COVID-19: Rwanda Could Return to New Normal Soon – Minister Mpunga

The Minister of State for Health, Dr Tharcisse Mpunga

The Ministry of Health has revealed that Rwanda is currently on the right track towards returning to a new normal based on the availability, the current uptake of COVID-19 vaccination and reduction of numbers of patients in intensive care.

Dr. Tharcisse Mpunga, the Minister of  State for Health in-charge of Primary Healthcare said that with the availability of vaccines, the country has the ability to vaccinate up to 100% of the population.

Currently Rwanda targets to reach 70% of those above 12 years by June this year and so far 6million have all two vaccine doses (40%) and 8 million with one dose, while 500,000 have received a booster jab.

COVID-19 testing. Children aged 12+ are now eligible for COVID-19 vaccine

Dr. Mpunga said this gives Rwanda the hope to beat the World Health Organization (WHO) set target of vaccinating 70% of the population, which is about 9.1 million of the population by the end of June, 2022.

“When you look at the speed at which we are vaccinating the population, we could get to this target before this timeline. Government has invested in availing vaccines through various partnerships and cooperation,” Mpunga said during a press briefing this Saturday on the State of Covid-19.

Mpunga said that with the availability of vaccines, the government has launched a new phase of mass vaccination that aims to administer more than 1.6 million doses to people due for a second dose in 15 days.

The mass campaign starts this January 15, 2022 and follows a door-to-door needs assessment which was conducted by the local government and the ministry of health to understand impediments faced by citizens to get vaccinated.

The drive also comes with changes in the vaccine timelines for a second and third jab- with 28days lapse for adults and 21 for children (above 12 years) whom the government has focused on now.

The minister of Local Government, JMV Gatabazi said yesterday that some of the issues that they found out were a lack of access to vaccination points and information on the vaccines but through local leadership and youth volunteer services, all unvaccinated citizens will be reached or transported to vaccination points during the campaign.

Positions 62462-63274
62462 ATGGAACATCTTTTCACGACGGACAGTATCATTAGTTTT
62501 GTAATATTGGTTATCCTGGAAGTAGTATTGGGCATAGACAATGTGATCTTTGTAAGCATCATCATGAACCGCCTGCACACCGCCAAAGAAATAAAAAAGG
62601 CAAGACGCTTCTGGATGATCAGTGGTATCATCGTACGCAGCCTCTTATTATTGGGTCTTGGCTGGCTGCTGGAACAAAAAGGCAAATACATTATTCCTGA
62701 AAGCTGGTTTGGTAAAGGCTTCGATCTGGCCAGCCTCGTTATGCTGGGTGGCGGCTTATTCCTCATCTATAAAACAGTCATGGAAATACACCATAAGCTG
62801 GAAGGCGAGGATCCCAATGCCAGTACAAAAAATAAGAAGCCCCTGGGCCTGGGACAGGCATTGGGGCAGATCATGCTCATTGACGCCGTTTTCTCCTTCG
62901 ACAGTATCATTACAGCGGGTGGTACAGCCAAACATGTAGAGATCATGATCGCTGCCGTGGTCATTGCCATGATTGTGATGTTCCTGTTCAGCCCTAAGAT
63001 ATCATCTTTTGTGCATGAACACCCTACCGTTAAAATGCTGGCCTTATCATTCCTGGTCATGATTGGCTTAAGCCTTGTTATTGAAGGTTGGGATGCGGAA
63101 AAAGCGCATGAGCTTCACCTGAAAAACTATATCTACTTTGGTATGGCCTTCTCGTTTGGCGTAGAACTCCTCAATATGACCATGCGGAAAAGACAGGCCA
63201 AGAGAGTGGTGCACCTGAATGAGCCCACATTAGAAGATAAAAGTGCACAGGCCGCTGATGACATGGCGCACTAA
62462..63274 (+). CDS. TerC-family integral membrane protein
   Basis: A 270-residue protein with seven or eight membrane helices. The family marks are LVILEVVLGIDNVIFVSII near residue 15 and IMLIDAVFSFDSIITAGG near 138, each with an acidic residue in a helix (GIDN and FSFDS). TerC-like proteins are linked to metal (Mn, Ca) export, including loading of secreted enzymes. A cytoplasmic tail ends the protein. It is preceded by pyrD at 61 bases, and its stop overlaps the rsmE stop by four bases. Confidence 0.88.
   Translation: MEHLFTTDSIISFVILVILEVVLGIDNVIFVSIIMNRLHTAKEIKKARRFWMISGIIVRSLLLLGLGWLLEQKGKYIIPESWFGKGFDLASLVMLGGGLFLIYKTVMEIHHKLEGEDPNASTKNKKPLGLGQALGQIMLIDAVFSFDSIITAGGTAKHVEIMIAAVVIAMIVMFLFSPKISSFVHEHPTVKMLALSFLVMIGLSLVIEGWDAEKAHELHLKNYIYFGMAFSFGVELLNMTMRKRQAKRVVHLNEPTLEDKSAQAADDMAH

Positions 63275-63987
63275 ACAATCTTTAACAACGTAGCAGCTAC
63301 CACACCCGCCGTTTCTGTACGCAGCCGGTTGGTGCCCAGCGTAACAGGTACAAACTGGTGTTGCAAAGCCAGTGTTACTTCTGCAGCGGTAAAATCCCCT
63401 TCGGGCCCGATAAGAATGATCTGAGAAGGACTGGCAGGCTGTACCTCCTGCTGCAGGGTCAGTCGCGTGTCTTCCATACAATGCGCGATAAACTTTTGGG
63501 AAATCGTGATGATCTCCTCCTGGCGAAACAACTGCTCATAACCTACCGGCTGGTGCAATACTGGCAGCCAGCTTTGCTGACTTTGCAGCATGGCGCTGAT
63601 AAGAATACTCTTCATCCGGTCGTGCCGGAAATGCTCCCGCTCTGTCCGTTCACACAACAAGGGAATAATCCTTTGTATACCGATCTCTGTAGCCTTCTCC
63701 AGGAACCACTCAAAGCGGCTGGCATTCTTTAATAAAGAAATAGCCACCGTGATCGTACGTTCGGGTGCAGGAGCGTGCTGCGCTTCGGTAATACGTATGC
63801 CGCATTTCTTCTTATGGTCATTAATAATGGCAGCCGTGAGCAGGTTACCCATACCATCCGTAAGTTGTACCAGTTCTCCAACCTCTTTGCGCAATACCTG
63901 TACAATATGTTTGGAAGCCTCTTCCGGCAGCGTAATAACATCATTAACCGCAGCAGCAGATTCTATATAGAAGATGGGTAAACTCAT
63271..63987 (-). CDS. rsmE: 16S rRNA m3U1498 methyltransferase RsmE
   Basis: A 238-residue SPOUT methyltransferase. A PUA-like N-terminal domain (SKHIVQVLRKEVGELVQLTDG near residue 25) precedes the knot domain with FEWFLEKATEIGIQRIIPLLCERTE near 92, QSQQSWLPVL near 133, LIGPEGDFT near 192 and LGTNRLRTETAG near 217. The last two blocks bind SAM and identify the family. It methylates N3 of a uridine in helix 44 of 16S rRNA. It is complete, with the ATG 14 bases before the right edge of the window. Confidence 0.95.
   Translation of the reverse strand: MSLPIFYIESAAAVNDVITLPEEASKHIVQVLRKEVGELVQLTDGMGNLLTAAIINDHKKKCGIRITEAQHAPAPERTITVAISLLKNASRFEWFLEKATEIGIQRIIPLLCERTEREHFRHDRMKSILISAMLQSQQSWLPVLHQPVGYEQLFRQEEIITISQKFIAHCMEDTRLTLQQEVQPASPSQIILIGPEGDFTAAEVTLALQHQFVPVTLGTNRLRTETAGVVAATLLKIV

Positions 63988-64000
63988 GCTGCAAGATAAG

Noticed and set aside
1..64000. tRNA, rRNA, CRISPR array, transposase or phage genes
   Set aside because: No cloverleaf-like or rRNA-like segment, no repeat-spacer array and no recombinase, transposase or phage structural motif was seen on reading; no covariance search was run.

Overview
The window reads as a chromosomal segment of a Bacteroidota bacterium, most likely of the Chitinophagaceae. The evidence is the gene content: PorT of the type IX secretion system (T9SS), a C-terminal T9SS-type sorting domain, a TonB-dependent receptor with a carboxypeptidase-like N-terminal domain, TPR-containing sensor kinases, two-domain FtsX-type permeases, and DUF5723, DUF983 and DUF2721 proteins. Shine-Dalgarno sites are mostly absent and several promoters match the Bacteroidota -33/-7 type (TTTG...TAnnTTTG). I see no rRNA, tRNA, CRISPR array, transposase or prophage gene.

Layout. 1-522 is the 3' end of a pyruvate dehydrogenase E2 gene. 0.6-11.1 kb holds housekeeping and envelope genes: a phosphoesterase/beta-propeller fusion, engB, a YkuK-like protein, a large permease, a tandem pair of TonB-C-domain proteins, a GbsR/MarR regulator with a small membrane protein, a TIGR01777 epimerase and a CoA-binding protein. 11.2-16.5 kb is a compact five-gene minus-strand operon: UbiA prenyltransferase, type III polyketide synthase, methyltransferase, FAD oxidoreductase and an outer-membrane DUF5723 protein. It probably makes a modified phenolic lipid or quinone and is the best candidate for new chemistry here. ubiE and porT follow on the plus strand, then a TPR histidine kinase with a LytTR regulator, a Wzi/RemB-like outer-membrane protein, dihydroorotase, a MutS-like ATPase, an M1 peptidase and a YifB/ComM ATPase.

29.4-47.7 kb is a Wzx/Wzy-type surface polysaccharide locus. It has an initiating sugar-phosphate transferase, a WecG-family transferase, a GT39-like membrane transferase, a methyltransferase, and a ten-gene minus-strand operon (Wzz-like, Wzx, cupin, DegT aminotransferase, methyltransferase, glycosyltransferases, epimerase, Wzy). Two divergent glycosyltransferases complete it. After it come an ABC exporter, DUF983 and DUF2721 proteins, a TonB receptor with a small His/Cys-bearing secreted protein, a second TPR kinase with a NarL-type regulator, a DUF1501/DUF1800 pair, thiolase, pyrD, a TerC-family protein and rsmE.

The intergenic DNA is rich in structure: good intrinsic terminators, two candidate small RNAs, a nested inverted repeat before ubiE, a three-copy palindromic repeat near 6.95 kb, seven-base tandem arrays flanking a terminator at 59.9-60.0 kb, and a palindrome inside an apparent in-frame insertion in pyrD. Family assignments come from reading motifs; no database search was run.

Besides the issue of long distances to COVID vaccination sites hampering the program, false information based on religious beliefs and intentional spread of fake news on social media has been one of the major retarding aspects that the country has been battling recently.

Minister Mpunga also said that with the help of the local media to disseminate the right information on the vaccines, there is a high chance that Rwanda will manage.

“The media should collaborate in sharing correct information about the vaccine. So we want you to educate the community because the virus doesn’t affect a religious belief and with the vaccine we can help to protect ourselves but also eliminate the virus,” Mpunga said.

Iron Hand on Omicron Virus

The Ministry also revealed that since the spike in cases of Omicron virus in December last year with daily rates of 600-1000 infections, there were no severe cases reported and only 11 persons are currently in intensive care unit (ICU) facilities against a 500 person capacity that was established during the Delta variant.

Nyarugenge district hospital which sometimes back served as the national Covid-19 treatment centre.

Mpunga said that many have been treated through home based care and this makes the virus to be under estimated but Rwanda has a capacity to handle 500 ICU and 3,000 litres of oxygen per day though only four patients are in need of oxygen as of today.

Mpunga said that if Rwandans collaborate in the vaccination drive the country can prevent further infections and hopefully return to a new normal soon as the vaccines remain available and the government has no intention of falling short or dumping any vaccines.




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